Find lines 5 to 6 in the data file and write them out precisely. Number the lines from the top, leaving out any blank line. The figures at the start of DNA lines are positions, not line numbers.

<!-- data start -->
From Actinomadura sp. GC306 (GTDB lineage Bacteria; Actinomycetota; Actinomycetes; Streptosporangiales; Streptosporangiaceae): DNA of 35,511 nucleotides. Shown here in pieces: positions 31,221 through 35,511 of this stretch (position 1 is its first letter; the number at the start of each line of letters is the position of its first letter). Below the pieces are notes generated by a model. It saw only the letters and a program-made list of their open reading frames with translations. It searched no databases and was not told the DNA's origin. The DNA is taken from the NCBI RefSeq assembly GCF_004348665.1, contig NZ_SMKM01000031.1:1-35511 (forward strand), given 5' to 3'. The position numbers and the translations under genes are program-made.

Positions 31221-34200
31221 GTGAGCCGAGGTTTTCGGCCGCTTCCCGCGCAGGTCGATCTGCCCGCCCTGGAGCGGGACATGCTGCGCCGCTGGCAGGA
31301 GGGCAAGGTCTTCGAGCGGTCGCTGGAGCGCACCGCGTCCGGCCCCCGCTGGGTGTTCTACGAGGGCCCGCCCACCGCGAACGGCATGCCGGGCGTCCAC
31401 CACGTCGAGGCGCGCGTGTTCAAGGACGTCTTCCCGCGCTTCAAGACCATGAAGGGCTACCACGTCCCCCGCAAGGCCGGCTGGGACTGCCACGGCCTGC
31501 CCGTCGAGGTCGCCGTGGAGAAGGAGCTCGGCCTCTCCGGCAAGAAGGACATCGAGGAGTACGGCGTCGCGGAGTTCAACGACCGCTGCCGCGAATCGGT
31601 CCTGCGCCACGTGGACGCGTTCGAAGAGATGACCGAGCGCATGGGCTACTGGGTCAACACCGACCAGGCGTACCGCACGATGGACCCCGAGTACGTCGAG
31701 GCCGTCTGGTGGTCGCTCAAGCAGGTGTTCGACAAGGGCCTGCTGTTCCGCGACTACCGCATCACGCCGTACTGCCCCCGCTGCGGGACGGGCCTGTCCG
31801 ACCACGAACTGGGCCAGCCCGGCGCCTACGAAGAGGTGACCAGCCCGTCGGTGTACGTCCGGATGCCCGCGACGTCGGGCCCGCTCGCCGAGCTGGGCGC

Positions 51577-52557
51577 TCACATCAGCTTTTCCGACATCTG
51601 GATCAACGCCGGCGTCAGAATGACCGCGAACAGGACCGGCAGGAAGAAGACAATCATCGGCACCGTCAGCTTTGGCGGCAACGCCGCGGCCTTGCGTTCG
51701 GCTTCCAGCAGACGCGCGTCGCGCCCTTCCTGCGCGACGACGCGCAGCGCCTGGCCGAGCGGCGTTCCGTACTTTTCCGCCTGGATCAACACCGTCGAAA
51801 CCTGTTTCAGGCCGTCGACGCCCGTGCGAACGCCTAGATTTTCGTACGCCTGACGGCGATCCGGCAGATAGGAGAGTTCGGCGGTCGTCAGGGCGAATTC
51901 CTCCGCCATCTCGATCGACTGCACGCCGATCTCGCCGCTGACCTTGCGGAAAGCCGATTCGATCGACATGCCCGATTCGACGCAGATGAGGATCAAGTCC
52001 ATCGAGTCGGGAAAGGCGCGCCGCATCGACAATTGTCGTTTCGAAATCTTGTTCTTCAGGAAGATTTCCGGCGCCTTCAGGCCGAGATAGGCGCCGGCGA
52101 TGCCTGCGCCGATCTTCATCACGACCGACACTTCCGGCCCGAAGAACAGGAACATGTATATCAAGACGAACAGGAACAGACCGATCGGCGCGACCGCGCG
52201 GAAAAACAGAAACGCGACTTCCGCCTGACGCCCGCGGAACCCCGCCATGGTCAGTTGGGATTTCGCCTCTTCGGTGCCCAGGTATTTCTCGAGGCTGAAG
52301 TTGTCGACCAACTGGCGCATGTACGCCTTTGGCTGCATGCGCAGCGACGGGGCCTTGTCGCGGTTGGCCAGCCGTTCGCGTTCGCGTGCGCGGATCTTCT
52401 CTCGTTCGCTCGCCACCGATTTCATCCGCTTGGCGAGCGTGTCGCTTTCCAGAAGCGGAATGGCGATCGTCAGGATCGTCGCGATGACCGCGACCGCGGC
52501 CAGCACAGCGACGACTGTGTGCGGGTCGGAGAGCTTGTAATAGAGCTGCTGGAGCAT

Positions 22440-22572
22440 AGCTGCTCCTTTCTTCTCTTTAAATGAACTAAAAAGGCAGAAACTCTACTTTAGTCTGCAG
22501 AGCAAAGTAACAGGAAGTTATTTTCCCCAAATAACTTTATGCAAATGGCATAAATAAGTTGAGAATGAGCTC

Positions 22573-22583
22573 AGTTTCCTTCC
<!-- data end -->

31401 CACGTCGAGGCGCGCGTGTTCAAGGACGTCTTCCCGCGCTTCAAGACCATGAAGGGCTACCACGTCCCCCGCAAGGCCGGCTGGGACTGCCACGGCCTGC
31501 CCGTCGAGGTCGCCGTGGAGAAGGAGCTCGGCCTCTCCGGCAAGAAGGACATCGAGGAGTACGGCGTCGCGGAGTTCAACGACCGCTGCCGCGAATCGGT